This is a beautifully balanced book. Like Swamp Thing, it lets you know it’s in the same world as Superman then reminds you it’s not quite the same world. There is a very real family, superpowers and then inexplicable darkness; the Rot in the Red. There are some great touches – Animal Man asking his wife Ellen if he has any clean costumes (hey, modern man, do your own laundry!) and Ellen warning him to take his boots off before he comes back in from adventuring. And a sweet and subtle touch of powers: feeling wired after the action of the day and using the napping ability of a cat to get to sleep.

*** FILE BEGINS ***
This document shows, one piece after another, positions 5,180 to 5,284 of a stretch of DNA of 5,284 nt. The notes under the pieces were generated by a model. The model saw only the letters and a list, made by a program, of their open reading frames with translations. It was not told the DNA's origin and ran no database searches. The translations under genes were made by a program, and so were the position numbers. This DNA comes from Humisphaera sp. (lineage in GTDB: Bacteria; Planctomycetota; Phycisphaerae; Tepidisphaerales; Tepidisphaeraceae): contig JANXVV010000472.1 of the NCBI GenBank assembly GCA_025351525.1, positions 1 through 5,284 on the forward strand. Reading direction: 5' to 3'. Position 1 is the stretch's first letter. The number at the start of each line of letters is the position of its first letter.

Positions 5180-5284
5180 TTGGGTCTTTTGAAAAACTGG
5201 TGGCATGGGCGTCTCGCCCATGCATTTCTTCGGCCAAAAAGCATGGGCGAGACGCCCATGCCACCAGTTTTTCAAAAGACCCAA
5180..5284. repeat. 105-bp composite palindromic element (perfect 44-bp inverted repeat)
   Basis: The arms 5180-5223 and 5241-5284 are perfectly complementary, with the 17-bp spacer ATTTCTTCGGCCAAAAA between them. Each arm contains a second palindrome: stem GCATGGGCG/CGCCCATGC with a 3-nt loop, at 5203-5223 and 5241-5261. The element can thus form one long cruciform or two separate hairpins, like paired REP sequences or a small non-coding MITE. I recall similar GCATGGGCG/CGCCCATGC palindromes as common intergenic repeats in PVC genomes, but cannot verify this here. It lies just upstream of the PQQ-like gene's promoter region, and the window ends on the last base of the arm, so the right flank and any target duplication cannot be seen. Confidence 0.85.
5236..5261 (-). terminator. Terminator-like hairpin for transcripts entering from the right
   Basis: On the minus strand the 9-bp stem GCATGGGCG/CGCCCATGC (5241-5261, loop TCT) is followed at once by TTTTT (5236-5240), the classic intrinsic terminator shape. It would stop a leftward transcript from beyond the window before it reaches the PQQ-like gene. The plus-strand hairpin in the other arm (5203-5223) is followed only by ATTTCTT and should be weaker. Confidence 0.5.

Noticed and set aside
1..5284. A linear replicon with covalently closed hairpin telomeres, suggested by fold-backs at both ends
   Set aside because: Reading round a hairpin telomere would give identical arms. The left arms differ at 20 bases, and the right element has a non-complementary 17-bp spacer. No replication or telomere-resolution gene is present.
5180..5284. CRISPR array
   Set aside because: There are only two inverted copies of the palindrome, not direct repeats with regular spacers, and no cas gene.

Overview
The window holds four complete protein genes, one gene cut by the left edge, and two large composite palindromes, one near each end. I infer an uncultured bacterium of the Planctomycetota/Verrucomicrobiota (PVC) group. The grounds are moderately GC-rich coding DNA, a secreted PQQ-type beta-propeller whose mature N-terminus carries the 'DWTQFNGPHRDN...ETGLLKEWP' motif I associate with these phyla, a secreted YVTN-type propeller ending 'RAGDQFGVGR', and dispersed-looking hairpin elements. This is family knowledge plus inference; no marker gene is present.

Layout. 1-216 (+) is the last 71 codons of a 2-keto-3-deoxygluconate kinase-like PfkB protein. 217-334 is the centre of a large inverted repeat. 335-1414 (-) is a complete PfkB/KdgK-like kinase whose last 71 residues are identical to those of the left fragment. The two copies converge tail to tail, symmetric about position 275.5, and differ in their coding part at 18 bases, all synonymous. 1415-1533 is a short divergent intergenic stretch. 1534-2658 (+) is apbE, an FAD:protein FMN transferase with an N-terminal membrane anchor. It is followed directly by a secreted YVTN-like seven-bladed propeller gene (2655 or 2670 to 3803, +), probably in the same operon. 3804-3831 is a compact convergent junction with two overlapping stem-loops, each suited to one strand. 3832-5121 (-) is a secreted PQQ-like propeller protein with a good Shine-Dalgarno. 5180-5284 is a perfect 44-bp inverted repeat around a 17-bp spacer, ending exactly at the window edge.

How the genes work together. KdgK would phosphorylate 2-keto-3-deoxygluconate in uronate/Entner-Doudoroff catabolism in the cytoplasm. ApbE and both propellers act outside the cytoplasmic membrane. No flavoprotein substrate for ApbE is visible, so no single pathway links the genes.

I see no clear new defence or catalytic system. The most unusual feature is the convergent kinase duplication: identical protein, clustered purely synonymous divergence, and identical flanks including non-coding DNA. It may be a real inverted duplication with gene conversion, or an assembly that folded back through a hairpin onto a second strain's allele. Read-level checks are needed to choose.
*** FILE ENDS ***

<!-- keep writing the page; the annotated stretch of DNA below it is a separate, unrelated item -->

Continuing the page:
There seems no doubt that this and Swamp Thing are on something of a collision course but that prognosis reads like a triumphant destination at the moment.


Stormwatch #1

Paul Cornell and Miguel Sepulveda

This was the comic I was fearful about – liking the characters but aware that much has changed with the amalgamation of the Wild Storm universe into the DCU. We open with part of the team trying to recruit Apollo – because he may be strong enough to take down Superman, if required – who, at this point, is not with the Midnighter (so whether they are going to be a couple or not, remains to be seen). We’re also quickly introduced to 2 new characters, the Projectionist and the Eminence of Blades (more mundanely known as Harry Tanner), as well as finding out that Adam One is the leader, not Hawksmoor.